Second-life shoes and healthier shopping habits

A few years ago, fashion journalist Elizabeth Cline debunked in long-form the supposed wisdom of discarding all of your old clothes by the trashbag, noting that wastefulness isn’t just at the end of clothing’s lifecycle, but also at the beginning. Being a conscious consumer requires more than figuring out what to do with your clothes after you’ve amassed a wasteland of barely-worn tank tops in every color – consciousness demands we seek out meaningful pieces in unlikely places.

Meaningful. Unlikely. Qualities lost on our Instagram-obsessed culture (and I’m totally guilty, for the record) – where the same ten dresses by your favorite Eco-Friendly Label™ are on constant repeat literally all over the world. The ubiquity of these few pieces, however lovely they are, is underwhelming and uninspiring. I’ve been thirsty as hell for more personal, one-of-a-kind looks.

Lately, I’ve found a lot of sport in shopping thrift and vintage. I enjoy the monotony of combing through clothing racks for a single piece I can give a second life. A piece that likely no one else will have. As the nineties squarely enter the “vintage” cycle, I’ve found thrift success more easily. Chunky, high-vamp pumps just like the trendy Maryam Nassir Zadeh shoes are as easy to find as they are to walk in.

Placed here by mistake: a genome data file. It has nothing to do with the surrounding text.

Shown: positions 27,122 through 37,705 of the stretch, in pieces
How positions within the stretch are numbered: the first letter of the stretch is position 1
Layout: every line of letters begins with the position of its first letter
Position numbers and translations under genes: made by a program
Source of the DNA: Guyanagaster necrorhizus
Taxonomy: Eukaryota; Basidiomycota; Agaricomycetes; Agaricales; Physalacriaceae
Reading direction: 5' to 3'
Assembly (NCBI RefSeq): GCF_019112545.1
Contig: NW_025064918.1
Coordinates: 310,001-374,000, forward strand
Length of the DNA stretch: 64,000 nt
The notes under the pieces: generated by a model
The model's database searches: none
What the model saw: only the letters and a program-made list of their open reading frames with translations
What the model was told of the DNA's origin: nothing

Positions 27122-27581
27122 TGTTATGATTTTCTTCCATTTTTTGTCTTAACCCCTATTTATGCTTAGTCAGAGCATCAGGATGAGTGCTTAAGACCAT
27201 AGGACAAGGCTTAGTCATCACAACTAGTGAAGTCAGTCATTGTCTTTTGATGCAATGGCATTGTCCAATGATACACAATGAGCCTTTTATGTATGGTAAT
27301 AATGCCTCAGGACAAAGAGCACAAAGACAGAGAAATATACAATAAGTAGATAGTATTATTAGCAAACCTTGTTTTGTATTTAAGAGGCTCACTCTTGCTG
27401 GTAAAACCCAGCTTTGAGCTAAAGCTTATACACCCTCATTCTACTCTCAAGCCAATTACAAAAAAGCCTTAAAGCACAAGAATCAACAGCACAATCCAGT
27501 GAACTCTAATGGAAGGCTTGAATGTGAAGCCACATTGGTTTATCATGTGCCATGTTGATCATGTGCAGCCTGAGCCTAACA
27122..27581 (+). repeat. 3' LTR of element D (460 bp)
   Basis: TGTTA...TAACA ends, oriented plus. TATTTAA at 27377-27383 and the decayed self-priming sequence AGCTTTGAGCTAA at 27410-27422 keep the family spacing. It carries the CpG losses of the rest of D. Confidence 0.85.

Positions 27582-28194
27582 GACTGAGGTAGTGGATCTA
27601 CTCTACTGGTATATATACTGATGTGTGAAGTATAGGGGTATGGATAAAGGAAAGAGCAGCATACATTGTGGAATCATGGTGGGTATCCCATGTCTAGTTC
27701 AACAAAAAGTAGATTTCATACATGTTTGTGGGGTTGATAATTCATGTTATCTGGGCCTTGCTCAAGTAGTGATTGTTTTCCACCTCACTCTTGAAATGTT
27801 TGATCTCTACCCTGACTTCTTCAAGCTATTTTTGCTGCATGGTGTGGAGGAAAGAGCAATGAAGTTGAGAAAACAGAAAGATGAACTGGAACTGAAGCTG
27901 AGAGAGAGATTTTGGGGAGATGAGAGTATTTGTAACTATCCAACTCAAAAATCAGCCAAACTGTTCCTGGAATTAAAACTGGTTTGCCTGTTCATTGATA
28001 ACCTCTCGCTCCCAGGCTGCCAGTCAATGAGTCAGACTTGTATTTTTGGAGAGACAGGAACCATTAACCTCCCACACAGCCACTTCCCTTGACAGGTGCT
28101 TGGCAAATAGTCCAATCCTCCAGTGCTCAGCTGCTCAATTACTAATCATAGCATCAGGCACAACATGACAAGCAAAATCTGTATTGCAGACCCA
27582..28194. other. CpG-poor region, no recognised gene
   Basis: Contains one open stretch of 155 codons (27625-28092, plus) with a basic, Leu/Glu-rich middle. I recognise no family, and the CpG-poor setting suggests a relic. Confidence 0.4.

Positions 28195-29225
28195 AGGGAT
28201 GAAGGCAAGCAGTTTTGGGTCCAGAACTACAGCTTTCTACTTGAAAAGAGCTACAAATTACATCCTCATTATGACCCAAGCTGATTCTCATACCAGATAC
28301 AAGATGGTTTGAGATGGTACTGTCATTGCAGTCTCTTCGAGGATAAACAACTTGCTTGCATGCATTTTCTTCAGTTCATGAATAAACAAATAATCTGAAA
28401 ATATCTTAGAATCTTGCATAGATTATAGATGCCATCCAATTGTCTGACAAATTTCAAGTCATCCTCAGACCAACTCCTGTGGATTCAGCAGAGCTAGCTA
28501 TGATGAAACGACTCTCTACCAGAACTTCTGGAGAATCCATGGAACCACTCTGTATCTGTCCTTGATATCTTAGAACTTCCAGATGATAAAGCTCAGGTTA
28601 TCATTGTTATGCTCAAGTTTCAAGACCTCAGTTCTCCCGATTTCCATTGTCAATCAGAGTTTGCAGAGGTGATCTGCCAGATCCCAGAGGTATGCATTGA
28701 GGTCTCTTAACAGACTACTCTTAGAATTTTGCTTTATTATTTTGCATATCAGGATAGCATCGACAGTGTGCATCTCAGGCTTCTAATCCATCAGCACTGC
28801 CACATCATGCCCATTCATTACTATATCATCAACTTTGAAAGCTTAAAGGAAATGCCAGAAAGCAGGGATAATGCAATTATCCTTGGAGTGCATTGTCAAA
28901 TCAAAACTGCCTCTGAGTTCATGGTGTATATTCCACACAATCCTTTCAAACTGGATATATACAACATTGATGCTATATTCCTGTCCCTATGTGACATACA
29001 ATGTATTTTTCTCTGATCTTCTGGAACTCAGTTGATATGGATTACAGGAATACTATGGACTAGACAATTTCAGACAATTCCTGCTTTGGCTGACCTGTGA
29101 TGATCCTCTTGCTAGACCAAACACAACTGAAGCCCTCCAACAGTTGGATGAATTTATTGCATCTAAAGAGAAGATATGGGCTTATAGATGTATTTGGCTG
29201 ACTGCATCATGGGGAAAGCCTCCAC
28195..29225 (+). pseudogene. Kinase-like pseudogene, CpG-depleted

Manolos, Chloé shoes, some generic wedding heels, and some Ferragamo Vara pumps

There are both the happy accidents (or “unintentional MNZ knockoffs,” as I call them) and the shoes I couldn’t afford to get in-season, which I’m always excited to find secondhand on sites like Vestiaire, The Real Real, and eBay. My embellished Chloé heels are sadly falling apart (my DIY repairs can only last so long…) but have proved versatile and timeless. Also pictured here are secondhand Manolos from eBay, and Ferragamo Vara pumps I bought for $5 from one of my friends.

Our fashion cycles are toxic on many levels: at worst wasteful, pollutant, and downright destructive; at best they encourage our most wasteful and spendthrift habits – enforcing a false need to have something new and trendy every couple of weeks. After all, how often do we go even a month without buying one thing?

I wear my shoes hard, so spending a lot of money on them is difficult to justify.